OBJECTIVE: To compare the effects of delayed versus early cord clamping on hospital mortality (primary outcome) and morbidity in preterm infants using Cochrane Collaboration Neonatal Review Group methodology.
DATA SOURCES: MEDLINE, EMBASE, Cochrane Central Register of Controlled Trials and Chinese articles, cross-referencing citations, expert informants and trial registries to 31 July 2017.
STUDY ELIGIBILITY: RCTs of delayed (>/= 30 seconds) vs early (<30 seconds) clamping in infants born <37 weeks gestation. Before searching the literature we specified that trials estimated to have cord milking in >20% of infants in any arm would be ineligible.
STUDY APPRAISAL AND SYNTHESIS: Two reviewers independently selected studies, assessed bias and extracted data. Relative risk (i.e. Risk Ratio, RR), risk difference (RD) and mean difference (MD) with 95% confidence intervals (CI) were assessed by fixed effects models, heterogeneity by I2 statistics and the quality of evidence by Grading of Recommendations Assessment, Development and Evaluation (GRADE).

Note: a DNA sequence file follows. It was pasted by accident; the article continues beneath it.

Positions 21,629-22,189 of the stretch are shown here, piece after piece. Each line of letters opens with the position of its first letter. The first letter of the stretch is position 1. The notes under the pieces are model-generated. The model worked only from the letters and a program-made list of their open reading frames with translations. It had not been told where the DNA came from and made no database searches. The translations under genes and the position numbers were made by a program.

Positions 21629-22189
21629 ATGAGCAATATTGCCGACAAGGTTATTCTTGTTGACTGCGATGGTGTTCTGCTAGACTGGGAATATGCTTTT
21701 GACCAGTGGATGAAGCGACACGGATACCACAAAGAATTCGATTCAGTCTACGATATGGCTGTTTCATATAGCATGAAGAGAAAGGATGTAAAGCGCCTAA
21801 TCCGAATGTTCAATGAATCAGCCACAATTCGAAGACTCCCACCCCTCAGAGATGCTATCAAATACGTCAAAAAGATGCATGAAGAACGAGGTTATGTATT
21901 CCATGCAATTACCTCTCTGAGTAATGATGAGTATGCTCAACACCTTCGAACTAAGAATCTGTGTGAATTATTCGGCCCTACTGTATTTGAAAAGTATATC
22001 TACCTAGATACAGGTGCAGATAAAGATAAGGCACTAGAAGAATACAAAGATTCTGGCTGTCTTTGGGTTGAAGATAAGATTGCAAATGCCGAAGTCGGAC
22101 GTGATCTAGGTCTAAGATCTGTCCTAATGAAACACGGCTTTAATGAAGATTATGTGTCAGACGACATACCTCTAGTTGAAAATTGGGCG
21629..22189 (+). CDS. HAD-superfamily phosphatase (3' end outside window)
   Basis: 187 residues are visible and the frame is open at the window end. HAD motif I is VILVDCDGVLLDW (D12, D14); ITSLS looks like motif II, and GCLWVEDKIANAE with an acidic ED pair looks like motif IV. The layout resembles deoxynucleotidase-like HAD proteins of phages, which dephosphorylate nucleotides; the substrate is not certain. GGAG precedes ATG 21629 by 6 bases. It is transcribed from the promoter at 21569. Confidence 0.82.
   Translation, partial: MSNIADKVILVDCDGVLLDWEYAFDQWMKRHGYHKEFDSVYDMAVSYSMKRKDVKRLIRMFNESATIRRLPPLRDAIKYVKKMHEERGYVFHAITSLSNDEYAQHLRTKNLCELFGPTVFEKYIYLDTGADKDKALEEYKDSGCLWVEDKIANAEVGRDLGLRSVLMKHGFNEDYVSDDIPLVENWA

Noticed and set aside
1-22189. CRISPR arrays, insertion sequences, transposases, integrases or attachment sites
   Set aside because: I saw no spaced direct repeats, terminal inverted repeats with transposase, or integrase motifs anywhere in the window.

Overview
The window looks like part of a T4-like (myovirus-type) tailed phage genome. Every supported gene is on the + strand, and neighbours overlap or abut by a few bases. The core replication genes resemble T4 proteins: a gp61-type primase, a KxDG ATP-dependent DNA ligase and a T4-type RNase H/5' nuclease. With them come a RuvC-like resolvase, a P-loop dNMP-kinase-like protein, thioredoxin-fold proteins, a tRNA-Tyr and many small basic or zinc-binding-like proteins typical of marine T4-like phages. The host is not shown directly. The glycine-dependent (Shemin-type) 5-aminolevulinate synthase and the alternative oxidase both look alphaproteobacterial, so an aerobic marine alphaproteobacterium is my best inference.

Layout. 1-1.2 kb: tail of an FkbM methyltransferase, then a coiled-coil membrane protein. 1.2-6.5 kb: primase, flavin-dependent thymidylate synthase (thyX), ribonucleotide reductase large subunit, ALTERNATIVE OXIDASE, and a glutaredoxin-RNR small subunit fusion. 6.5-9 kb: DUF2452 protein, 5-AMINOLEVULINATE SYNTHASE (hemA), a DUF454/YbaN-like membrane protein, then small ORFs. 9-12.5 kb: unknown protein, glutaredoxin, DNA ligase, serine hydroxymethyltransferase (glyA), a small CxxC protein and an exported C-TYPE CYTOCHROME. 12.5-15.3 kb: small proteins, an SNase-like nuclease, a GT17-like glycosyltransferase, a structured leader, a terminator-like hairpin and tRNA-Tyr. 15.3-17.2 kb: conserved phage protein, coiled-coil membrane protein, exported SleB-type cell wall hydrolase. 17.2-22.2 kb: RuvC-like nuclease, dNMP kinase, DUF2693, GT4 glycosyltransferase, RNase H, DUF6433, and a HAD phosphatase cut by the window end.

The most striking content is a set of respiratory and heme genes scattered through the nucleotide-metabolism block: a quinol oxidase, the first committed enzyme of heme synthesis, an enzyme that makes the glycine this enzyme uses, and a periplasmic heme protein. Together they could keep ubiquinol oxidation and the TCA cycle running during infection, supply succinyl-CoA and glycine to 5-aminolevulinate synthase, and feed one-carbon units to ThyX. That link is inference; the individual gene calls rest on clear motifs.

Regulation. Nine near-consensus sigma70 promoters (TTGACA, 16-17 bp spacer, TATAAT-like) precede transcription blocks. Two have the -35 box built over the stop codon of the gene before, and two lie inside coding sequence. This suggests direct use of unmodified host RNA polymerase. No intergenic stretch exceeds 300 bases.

RESULTS: Eighteen RCTs compared delayed vs early clamping in 2834 infants. Most infants allocated to have delayed clamping were assigned a delay of 60 seconds or more. Delayed clamping reduced hospital mortality (RR 0.69, 95% CI 0.52 to 0.91, P=0.009; RD 0.02, 95% CI -0.03 to -0.00, P=0.04; GRADE high, with I2=0 indicating no heterogeneity). In three trials in 996 infants </=28 weeks gestation, delayed clamping reduced hospital mortality (RR 0.70, 95% CI 0.51 to 0.95; RD -0.05, 95% CI -0.09 to -0.01, P=0.02, number needed to benefit 20, 95% CI 11 to 100; I2=0). Subgroup analyses showed no differences between randomized groups in Apgar scores, intubation for resuscitation, admission temperature, mechanical ventilation, intraventricular hemorrhage, brain injury, chronic lung disease, patent ductus arteriosus, necrotizing enterocolitis, late-onset sepsis or retinopathy of prematurity. Delayed clamping increased peak haematocrit by 2.73% (95% CI 1.94 to 3.52; P<0.00001) and reduced the proportion of infants having blood transfusion by 10% (95% CI 6 to 13%, P<0.00001). Potential harms of delayed clamping included polycythemia and hyperbilirubinemia.
CONCLUSIONS: This systematic review provides high quality evidence that delayed clamping reduced hospital mortality, which supports current guidelines recommending delayed clamping in preterm infants. This review does not evaluate cord milking, which may also be of benefit. Analyses of individual patient data in these and other RCTs will be critically important in reliably evaluating important secondary outcomes.